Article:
Phonetic Ambiguity in the Chinese Script: A Palaeographical & Phonological Analysis.

Author:Branner, David Prager
Position:Book review
 
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Phonetic Ambiguity in the Chinese Script: A Palaeographical & Phonological Analysis. By CHRISTOPHER BUTTON. LINCOM Studies in Chinese Linguistics. Munich: LINCOM EUROPA, 2010. Pp. 103. $54.40.

This seventy-odd-page essay revises the author's 2004 Master's thesis at the University of British Columbia. It consists of twenty-three vignettes on common Chinese words, ancient and modern. The vignettes are compact and composed with welcome attention to readability, often a gross obstacle in historical linguistics. In all, some 285 morphemes are discussed with varying levels of depth, but the discussion always centers on the original subject of the vignette, a useful organizing strategy.

Button's attention in this essay is on the hypothesis of polyphony--coexistence of more than one etymologically productive reading per graph, and particularly what I have called the "crypto-phonogram" aspect of the hypothesis--as proposed by Peter A. Boodberg (1903-72) and developed by William G. Boltz. (There are also two vignettes originating with proposals of Paul K. Benedict [1912-97] and Father Paul L.-M. Serruys [1912-99].) The essay has no summary but Button states his verdict in the introduction:

Any notion that polyphony was a fundamental driving force in the creation and development of the script differs fundamentally from sporadic cases of graphic convergence or synonymic interchange, (p. 9) So each vignette involves a graph for which early polyphony has been proposed, and Button then considers other graphic and phonological evidence and, most of the time, argues against the plausibility of a polyphonic interpretation.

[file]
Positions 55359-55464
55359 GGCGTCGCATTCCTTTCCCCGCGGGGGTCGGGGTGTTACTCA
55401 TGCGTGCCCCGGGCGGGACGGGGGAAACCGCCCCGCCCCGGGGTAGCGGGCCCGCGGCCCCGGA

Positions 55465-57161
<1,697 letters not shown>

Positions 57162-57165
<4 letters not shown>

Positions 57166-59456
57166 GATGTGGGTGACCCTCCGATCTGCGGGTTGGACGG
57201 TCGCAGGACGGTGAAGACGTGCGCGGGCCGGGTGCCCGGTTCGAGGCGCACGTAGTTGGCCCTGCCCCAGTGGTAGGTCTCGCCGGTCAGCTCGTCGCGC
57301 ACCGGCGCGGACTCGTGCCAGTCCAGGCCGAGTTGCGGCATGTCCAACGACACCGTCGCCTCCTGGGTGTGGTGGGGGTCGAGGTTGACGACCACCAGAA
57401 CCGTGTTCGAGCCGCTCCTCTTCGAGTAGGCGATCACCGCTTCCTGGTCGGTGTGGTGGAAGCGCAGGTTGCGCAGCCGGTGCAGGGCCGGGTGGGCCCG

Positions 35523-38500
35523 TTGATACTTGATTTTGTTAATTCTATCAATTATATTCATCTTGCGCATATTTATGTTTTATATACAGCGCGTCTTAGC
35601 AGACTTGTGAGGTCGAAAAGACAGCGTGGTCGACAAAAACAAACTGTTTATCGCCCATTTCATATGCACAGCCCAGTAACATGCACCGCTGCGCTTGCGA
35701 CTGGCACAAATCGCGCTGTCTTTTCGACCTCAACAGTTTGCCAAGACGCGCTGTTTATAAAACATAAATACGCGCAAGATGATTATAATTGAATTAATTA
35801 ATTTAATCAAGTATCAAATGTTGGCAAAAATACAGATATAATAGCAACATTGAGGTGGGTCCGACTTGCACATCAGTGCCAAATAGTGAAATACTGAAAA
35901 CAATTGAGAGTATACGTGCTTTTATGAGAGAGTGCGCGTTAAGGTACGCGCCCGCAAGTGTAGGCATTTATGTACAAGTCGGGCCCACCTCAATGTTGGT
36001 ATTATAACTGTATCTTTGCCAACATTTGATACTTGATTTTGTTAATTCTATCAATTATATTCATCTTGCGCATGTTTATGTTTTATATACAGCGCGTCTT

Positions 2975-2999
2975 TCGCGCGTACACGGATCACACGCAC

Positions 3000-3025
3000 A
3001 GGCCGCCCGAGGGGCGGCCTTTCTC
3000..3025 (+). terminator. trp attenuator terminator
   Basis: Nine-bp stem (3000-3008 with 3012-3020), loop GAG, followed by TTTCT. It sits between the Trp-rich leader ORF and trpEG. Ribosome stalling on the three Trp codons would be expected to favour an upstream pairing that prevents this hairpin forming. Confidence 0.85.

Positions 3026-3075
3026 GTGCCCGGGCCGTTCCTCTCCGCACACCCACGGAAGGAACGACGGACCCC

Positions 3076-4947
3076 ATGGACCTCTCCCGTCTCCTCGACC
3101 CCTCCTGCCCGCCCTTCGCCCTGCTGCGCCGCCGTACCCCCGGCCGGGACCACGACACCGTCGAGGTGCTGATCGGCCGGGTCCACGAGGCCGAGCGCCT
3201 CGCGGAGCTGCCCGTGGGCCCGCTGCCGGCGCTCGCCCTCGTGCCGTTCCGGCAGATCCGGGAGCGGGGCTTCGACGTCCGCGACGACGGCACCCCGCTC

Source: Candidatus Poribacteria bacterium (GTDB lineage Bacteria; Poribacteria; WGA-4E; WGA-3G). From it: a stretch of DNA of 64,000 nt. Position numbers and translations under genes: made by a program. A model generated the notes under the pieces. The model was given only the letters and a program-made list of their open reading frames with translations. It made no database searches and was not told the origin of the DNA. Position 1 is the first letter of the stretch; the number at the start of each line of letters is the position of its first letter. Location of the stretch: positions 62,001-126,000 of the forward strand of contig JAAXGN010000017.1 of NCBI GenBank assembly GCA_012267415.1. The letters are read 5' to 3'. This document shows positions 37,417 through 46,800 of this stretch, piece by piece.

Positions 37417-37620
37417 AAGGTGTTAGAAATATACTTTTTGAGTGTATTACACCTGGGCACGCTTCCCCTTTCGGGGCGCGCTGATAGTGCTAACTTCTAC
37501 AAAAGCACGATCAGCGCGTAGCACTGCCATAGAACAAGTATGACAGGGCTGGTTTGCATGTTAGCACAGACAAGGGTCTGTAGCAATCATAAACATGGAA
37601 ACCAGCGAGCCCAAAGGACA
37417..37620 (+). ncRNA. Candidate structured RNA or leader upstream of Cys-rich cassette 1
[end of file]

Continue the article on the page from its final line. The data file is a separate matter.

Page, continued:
The power of the arguments varies. Most often Button cites oracle bone forms and whole inscriptions to show that the polyphonic proposal is not true to the full range of graphic evidence, and he sometimes introduces Old Chinese reconstructions to show that other phonological interpretations can be made. Of all of the arguments, none seems to me utterly damning; most of the time he can only show a preponderance of suggestive evidence. That is worth a great deal, but there is an inherent weakness in it, too, because many of his preferred decipherments and reconstructions are due to scholars who, from the outset, did not believe in the polyphonic model. Particularly in the case of bone graphs, few in China or Japan have been well acquainted with Boodbergian crypto-phonograms until very recently. That means that the work of those scholars may be...

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